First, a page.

Doane's Relay for Life Tops Colleges Nationwide in Fundraising
Doane College has been named first in per capita fundraising for the American Cancer Society's Relay for Life fundraiser. The college was first out of all colleges and universities nationally with an enrollment of 1,000-2,999 students.
This year's Relay Co-Chair Nick Lukens said the committee was elated to receive the news.
When the event began at the college in 2002, participants raised $11,600 for cancer research. Last year, Doane's Relay brought in almost six times that amount at $65,790.
The fundraiser began at 6 p.m. on Friday April 8 and concluded at 6 a.m. Saturday morning earlier this year.
"It really sends you through a lot of emotions all night," Lukens said.
Lukens said the luminaria ceremony was extremely emotional, where candles were lit to honor the lives of lost loved ones, and that the "fight back ceremony", the final lap, had participants pumped up and ready to fight cancer.
"It's basically an all-night party to fight cancer," Lukens said.
He said the teams become extremely competitive the night of the event. One of the more popular events during the night is the jail-and-bail, where students pay money to put other students into jail, and they have to raise twice the money to get out. Lukens said this activity had been fuel for students to put their Residence Directors in jail, their friends or even entire Greek pledge classes.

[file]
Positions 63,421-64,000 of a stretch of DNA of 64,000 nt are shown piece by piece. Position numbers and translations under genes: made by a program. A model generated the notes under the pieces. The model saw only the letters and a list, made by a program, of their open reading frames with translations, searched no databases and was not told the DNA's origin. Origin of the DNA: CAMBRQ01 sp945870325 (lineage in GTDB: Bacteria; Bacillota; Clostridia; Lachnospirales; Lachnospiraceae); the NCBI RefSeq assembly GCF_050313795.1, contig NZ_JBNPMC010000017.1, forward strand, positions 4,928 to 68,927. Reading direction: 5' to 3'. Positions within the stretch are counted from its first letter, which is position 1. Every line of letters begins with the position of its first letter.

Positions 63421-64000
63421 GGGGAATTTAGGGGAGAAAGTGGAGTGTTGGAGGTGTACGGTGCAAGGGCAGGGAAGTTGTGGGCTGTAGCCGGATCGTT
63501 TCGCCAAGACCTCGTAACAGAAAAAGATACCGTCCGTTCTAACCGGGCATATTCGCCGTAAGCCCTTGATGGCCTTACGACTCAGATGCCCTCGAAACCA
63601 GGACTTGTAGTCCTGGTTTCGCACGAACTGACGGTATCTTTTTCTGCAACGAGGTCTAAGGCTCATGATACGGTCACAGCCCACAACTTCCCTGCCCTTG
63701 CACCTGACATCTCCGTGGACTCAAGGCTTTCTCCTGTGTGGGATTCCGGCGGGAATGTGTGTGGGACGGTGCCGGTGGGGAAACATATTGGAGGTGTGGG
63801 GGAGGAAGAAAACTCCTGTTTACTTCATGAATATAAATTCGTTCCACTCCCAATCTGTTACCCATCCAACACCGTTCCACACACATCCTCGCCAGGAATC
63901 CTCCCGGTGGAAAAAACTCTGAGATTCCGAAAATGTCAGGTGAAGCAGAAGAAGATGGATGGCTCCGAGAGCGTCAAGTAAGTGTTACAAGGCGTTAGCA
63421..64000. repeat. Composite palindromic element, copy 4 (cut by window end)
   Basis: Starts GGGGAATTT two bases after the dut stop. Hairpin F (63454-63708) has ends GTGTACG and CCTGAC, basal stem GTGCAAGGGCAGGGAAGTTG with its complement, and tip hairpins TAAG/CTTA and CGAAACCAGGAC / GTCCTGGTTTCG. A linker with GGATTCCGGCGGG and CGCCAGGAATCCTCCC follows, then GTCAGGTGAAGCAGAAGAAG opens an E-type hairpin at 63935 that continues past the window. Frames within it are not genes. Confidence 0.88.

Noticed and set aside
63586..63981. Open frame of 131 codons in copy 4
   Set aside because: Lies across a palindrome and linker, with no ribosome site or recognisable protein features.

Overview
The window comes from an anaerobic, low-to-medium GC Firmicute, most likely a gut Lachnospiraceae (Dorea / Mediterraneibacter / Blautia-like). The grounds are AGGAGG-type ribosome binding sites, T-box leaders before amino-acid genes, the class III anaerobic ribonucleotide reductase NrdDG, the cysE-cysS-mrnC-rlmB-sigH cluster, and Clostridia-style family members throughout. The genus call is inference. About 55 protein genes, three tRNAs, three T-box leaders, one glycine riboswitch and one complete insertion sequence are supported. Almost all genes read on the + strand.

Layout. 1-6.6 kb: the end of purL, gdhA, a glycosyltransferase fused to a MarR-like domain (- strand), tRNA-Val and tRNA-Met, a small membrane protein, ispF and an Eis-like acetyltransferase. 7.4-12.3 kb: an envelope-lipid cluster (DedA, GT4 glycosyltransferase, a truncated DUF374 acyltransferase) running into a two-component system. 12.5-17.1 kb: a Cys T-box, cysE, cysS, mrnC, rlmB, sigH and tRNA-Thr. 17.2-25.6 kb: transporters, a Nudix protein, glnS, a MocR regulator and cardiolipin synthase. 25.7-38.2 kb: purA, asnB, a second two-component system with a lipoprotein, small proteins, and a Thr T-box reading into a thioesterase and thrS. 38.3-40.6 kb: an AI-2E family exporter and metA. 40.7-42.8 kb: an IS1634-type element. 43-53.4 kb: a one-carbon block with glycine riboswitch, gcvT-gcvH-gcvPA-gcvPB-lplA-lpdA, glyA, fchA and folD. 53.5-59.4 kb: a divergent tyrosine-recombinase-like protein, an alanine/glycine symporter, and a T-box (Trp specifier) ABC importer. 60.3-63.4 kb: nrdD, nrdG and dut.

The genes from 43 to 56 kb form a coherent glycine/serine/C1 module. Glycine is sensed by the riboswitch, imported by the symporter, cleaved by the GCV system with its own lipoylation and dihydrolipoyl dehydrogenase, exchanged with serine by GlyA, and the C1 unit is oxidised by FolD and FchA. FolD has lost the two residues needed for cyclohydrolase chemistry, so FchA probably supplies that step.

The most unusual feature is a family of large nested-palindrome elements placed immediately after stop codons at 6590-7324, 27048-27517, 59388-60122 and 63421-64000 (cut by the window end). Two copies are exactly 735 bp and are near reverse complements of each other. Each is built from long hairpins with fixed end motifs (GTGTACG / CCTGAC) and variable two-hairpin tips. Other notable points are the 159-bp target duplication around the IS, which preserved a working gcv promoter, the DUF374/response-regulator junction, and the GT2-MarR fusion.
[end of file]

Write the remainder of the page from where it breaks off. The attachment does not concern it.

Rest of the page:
Next year's fundraiser will be held on April 13, 2012. Doane College hopes to set a new record for itself by raising $75,000.
Lukens said the committee wasn't wasting any time to reach their goal.
"This year, we've decided to start early and really get the ball rolling in the fall," Lukens said.
Plans for fall events have included "pass the bucket" at different sporting events, a no-shave November competition and a possible collaboration with Noodles & Company.
Relay for Life, founded in 1986, is an event created to raise money for cancer research and resources for cancer patients. The event is a place to find healing, comfort and support from others dealing with cancer in all aspects, according to the Relay for Life site.
Each year, teams gather at schools, parks and other locations to take turns walking or running laps. Every team keeps at least one member on the track at all times. This event remembers the lives lost to cancer, celebrates survivors, and raises money to support the American Cancer Society.